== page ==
It’s finally happening. My children aren’t going to have to suffer the same enslavement that I’ve faced.

And could you imagine what it must have been to see a mixed multitude go with you? According to verse 38, there were actually Egyptians that joined themselves with Israel in the exodus. The only mention of this later in the Bible is Leviticus 24, where a half-Egyptian man blasphemes the name of God. Even in this story, the point isn’t to show that he isn’t entirely Hebrew, but to show that he hasn’t truly separated himself from Egypt. There is a long history of people in the Old Testament who join themselves unto Israel, Gentiles being ‘grafted in’ to the commonwealth of Israel. Here is one of those moments.

What was displayed unto the Egyptians was so powerful that some of the Egyptians flat out rejected their own nation, religion, and people in order to follow the one true God. There was such a breaking in of the Kingdom of God that even pagans recognized it, much like the soldier who claimed at Jesus’ death, “Surely he was the son of God!”The powers of darkness have been defeated, and now we find the Kingdom of God being expressed.

It’s interesting to me that in every moment when the Kingdom of God is being established in a drastic way that there is a slaughter of children. Exodus begins with the slaughter of the Hebrew male children. Matthew begins his Gospel with Herod killing the male children of Bethlehem. Revelation 12 speaks of the dragon desiring to devour the male-child, and when the male-child is taken up to heaven, it then results in the dragon being cast down so that “Now salvation, and strength, and the kingdom of our God, and the power of His Christ have come…”

It’s also fascinating to me that we have the number 600,000 men are recorded as the number that left Egypt. This could make the number of total Israelites who left upwards at 2 million people! This is not a small herd of slaves, just like the beginning of Exodus proclaimed.

There is a question of integrity with the statement that Israel dwelt in Egypt for 430 years. Abraham was told that his offspring would dwell in a foreign land for 400 years. How do we solve this discrepancy? It’s actually quite simple when you read the text. Genesis 15:13 says, “Know certainly that your descendants will be strangers in a land that is not theirs, and will serve them, and they will afflict them 400 years.” Notice there are three things required in that “400 years”: strangers in the land, serving the foreign peoples, and being afflicted. When Joseph came down into Egypt, he was a servant of Potiphar. However, when the whole of the children of Israel came into Egypt, they were not servants. It wasn’t until a few generations passed, and there arose a Pharaoh who didn’t know of Joseph that they were servants and afflicted.

So, we can assume that the Israelites dwelt in Egypt for 30 years before they were put into slavery. And then, on the very same day that they entered, now only 430 years later, the Israelites were leaving. This night that they left is Pesach – Passover. Therefore, this is one of the required feasts, and therefore all of Israel is to honor it, and if anyone does not honor the Passover, they shall be cut off from the children of Israel. God was so intentional with the dates that He separated this day as a day of redemption.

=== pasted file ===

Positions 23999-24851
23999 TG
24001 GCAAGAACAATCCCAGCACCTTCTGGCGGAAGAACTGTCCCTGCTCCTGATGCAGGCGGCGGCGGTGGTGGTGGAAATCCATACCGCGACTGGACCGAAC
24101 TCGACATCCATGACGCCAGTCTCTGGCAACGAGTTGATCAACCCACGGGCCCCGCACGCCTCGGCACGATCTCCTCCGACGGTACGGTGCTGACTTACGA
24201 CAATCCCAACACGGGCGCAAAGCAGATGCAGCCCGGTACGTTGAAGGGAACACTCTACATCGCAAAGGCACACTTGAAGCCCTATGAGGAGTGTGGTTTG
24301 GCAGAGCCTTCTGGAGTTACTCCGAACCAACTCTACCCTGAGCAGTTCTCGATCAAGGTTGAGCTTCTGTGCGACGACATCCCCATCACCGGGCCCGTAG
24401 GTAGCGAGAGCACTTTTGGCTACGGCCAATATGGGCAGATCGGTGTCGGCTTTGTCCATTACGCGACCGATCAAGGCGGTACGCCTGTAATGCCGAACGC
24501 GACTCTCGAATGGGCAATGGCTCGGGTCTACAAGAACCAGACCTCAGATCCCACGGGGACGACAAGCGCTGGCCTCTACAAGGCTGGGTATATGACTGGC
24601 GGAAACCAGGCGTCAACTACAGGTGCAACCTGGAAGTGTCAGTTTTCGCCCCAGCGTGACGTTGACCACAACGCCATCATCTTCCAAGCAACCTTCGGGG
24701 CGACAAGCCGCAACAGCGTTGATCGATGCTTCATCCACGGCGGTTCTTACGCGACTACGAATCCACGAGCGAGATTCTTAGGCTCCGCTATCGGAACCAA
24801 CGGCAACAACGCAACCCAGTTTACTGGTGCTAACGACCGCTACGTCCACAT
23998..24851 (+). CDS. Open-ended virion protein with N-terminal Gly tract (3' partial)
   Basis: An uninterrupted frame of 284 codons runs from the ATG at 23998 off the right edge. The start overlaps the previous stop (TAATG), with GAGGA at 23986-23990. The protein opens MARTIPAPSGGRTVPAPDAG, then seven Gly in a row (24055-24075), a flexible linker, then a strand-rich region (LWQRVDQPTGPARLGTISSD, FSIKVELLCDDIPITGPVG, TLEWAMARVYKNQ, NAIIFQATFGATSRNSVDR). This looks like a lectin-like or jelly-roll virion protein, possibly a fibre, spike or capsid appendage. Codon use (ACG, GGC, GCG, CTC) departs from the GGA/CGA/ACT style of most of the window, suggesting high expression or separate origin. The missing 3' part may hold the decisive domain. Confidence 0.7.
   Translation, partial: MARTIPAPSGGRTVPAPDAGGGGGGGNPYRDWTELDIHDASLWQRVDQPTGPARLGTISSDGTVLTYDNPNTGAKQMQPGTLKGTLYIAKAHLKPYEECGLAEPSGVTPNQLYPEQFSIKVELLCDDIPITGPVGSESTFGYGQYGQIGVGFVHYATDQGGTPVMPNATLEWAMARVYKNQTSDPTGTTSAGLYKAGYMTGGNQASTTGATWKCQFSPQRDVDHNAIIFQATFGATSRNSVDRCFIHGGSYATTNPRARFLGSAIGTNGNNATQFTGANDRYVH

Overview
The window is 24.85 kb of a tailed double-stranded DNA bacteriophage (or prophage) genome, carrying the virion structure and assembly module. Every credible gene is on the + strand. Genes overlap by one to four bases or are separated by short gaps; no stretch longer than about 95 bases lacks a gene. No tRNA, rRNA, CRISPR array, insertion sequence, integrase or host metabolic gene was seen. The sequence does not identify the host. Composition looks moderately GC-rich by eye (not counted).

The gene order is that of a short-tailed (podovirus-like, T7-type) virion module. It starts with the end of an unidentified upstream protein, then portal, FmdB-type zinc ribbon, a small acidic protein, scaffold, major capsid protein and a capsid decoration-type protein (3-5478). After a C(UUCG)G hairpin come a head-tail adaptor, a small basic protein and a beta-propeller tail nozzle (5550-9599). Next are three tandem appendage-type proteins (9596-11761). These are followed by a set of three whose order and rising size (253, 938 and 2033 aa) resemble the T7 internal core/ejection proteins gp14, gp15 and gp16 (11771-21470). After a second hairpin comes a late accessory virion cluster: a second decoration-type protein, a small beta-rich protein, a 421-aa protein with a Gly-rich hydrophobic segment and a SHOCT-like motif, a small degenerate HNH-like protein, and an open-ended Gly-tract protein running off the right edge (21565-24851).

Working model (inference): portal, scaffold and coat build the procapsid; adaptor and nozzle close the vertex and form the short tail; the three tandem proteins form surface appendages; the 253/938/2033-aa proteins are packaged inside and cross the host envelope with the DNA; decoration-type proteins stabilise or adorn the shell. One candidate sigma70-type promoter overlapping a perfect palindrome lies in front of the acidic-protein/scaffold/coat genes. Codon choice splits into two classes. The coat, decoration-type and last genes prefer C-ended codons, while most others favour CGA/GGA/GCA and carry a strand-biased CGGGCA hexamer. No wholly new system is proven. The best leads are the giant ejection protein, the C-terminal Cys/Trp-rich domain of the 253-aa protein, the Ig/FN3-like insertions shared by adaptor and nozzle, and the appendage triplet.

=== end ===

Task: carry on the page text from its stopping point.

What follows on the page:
In the regulations for this holy night, God prescribes several details that are important to note. First, notice that foreigners are not allowed to eat this. For we who claim Christ as our Passover Lamb, how is it that we can embrace that Gentiles are permitted in this holy feasting of the Table of the Lord? Well, notice the next verse, where any man’s servant bought for money and circumcised is permitted to eat. You, as Gentiles in Christ, have been bought for something more precious than money – bought by the very blood of Messiah. We’ve been circumcised of heart, which is the true circumcision of which the flesh only reflected the reality of. Therefore, we’re permitted to eat, but only through Christ Jesus.

Second, notice that it says you shall not carry the flesh outside of your house, nor shall you break one of its bones. John actually takes that statement about not breaking the bones of the Passover Lamb and uses it for Jesus, that the reason the soldiers didn’t break His legs was to fulfill this verse. This verse isn’t a prophecy, though. It’s for this reason we need to be eternally minded. Such an eternal moment as this reverberates outward into all time. The Passover is not something that we should expect as just one moment, but an eternal reality. Therefore, we find Lot offering the two angels unleavened bread, in order to celebrate the Feast (Genesis 19:3).

It was on Passover that Joshua crossed the Jordan with all of Israel. I’ve heard some rabbis claim that Abraham even offered Isaac on Passover, though there is no Scriptural support for this. The point, however, is to show that this day is significant eternally, because God has eternally fixed that the earthly shall reflect the heavenly. There is an interconnection through the eternality of God.